One of Kathmandu’s biggest defects is the lack of green spaces. Luckily I’ve found one. It’s tiny, and certainly not where you would expect it, but its positive impact is huge. In fact, for many years now I’ve been fortunate to enjoy nature in different forms. in many cities.
I wrote more about this in this week’s Nepali Times:
When I’ve had enough of the smog, barking dogs, crowds and cacophony of Kathmandu I seek out my ‘oasis’, a small piece of green real estate that, I’m sure, slows my heartbeat and lowers my blood pressure on sight in — Dilibazar.
Yes, that’s right, Dilibazar, one of the oldest suburbs of 20th-century Kathmandu, once known for its sweet shops and the derelict Charkhal Jail, but today recognisable by the educational consultancies and their billboards — ‘Study in Australia, Canada, Cyprus, England, Greece, Ireland! — that have spilled onto its streets from Putali Sadak. It’s definitely not the first place that comes to mind when you think of Kathmandu and nature.
My paradise is small and tranquil, wild but constrained by the boundaries of private property. On its fringes is an old, intact Nepali brick house and surrounding it 1960s-vintage concrete homes, one of them belonging to my in-laws. It is from my sasurali, the dining room windows to be precise, that I gaze onto the neighbours’ pocket-sized ‘jungle’ with its plum, pomegranate, pecan and avocado trees, small copse of bamboo and a barely visible path, fringed by wild flowers in warmer months, which passes by a tiny temple.
If I step back slowly from the dining-room window, holding my gaze, I soon reach a point where the brown frame is filled with green only. Marvelling, I approach again, push open the glass and breathe deeply, in wonder that this tiny piece of nature remains and can draw me so strongly, while all around it the concrete jungle grows.
Trees = health
Research in recent years has tried to quantify how trees affect human health. By filtering air pollution, trees averted $6.8 million yearly in health costs in the US, a 2014 study in the journal Environmental Pollution found. In Toronto, having 10 more trees than average on a street was comparable to a $10,000 increase in personal income, and moving to an area with a $10,000 higher median income or being 7 years younger.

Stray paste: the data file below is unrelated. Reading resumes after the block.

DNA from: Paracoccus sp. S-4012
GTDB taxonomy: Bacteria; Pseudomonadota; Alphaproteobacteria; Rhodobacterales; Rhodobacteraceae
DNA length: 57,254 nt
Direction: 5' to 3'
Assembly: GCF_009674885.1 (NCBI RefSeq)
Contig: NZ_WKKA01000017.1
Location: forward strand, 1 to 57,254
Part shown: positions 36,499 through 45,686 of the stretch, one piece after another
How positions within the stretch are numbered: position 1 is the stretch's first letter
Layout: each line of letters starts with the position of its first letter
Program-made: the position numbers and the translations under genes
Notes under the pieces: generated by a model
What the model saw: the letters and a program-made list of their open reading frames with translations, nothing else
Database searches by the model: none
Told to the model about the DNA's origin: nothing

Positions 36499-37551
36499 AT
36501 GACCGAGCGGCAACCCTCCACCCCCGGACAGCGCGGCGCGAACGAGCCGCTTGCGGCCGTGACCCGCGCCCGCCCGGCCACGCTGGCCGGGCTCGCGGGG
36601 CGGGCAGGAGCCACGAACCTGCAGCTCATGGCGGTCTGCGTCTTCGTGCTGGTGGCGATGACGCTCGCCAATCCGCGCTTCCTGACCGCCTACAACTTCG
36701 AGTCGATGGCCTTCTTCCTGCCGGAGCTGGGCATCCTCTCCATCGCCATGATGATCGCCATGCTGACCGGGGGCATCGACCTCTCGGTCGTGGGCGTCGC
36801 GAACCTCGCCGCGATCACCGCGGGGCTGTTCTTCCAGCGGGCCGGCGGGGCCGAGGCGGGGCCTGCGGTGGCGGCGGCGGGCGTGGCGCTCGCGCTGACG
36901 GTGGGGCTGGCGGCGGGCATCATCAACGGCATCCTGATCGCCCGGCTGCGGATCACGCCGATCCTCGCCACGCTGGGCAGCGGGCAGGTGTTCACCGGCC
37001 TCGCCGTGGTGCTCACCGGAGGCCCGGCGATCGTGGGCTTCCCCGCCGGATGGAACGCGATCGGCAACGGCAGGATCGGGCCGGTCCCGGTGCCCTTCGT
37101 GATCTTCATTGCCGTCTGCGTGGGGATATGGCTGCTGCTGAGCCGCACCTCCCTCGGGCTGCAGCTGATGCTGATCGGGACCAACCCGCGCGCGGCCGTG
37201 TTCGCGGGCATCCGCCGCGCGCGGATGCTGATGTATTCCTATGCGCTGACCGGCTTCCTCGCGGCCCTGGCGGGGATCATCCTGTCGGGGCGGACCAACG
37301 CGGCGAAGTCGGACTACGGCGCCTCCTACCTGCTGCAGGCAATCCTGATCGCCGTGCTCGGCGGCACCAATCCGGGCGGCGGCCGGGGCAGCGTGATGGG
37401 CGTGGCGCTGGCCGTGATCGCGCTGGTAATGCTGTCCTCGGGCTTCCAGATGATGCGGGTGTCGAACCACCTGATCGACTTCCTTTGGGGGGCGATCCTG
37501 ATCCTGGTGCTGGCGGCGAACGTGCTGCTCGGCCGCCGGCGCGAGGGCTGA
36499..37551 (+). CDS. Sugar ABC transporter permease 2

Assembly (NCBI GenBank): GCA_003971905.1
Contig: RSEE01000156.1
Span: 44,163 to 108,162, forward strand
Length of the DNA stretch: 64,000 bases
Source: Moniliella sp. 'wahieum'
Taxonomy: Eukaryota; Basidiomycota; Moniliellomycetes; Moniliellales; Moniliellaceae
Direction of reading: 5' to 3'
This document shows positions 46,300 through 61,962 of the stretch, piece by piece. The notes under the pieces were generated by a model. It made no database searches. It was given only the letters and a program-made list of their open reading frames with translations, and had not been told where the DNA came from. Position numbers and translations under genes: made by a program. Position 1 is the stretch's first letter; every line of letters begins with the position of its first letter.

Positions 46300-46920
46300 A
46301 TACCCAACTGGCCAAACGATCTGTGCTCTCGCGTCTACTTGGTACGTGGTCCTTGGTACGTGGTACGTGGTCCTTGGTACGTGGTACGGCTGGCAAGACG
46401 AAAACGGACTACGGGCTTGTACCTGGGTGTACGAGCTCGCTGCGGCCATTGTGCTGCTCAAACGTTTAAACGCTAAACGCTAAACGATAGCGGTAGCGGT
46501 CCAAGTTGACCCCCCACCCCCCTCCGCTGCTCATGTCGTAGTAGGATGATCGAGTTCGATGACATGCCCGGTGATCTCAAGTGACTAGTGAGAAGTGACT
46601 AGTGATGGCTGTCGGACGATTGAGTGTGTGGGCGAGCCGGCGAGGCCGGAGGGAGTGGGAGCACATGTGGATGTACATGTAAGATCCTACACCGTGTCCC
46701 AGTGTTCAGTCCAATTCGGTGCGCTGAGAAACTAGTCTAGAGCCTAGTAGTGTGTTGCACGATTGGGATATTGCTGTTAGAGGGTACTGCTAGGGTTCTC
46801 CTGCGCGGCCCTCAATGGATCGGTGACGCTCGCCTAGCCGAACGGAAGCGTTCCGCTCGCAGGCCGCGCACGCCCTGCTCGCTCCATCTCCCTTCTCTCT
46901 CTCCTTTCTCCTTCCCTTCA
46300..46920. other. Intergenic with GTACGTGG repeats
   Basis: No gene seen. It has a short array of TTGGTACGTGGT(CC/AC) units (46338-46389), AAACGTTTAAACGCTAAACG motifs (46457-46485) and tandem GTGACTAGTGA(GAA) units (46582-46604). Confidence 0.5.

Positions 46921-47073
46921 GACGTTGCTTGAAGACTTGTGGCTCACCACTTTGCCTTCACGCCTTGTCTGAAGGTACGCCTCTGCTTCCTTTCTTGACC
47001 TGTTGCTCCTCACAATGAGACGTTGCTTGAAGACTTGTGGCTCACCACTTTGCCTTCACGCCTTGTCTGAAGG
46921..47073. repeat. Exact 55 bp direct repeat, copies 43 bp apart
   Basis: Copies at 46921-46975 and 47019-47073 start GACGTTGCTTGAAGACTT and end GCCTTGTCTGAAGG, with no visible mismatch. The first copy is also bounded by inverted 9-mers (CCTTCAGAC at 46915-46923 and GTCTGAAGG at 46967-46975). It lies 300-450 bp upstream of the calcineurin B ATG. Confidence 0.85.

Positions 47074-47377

Nature has long drawn me. When I was about 10, my family spent the weekend on an island a short boat ride away from our town. While the adults talked inside, I wandered away, towards the ocean, hopping from stone to stone to avoid the mud and pools of water left behind by the retreating tide.
Bending to peer into one of those tidepools an entire, tiny world emerged: orange crabs crawled out from under stones, the movement sending up miniature clouds of sand that obscured the scuttling crustaceans. Tiny fish darted, and the long-legged bugs we called ‘water skimmers’ zoomed across the surface. It was only when I heard a voice calling me that I realised I had been lost in my new world — until my brother arrived to make sure I had not passed out, or worse.
Years later, an earnest student in Vancouver, I passed far too many hours peering into books under the stark lights of university rooms, but then waiting for the night bus to take me home I would fall under the spell of a row of giant poplar trees that on windy nights swayed in the street-lit shadows above, their leaves rustling like running water.
A splendid camphor
Fast forward to our first move to Kathmandu, searching for an apartment. We turned the corner of a galli not far from the Charkhal Jail and a magnificent camphor tree rose at the T-junction ahead. I knew then that I wanted to live on that alley, and soon after we signed the contract.
Back in Toronto seven years later, we were visiting another possible rental in the heart of Canada’s biggest city. At one end of the delightfully long apartment was a former balcony, converted into a room for four-season living. Outside its huge windows a stand of maple trees rose above the parking lot. Here’s a future office, I thought, and we were lucky enough to rent that apartment too.
Today, I am again fortunate to live in a relatively green section of Kathmandu, with a backyard that hosts guava, mango, avocado, and other fruit trees. Unless the neighbourhood dogs are yapping, birdsong wakes me in the morning and frogs call insistently after a nighttime monsoon rain.
I have been luckier than most people to live so often next to nature, which bestows enormous benefits often in small, simple ways. I could spend hours soaking in my Dilibazar jungle, but I get the same pleasure from hearing raindrops hit the leaves of the trees outside my open window.
Postscript: The owner of the Dilibazar jewel died in mid-August, before I could go and ask how he managed to preserve a natural paradise amid the steadily shrinking ‘empty’ spaces of the neighbourhood. I dedicate this article to that man I never met, for withstanding the pressure to sell out and cash in.
I am not exactly sure what motivated him to conserve his patch of land, but hearing that just before he died he had asked one of his children to bring him seedlings from overseas, I’m confident it went beyond simply keeping the valuable property in the family.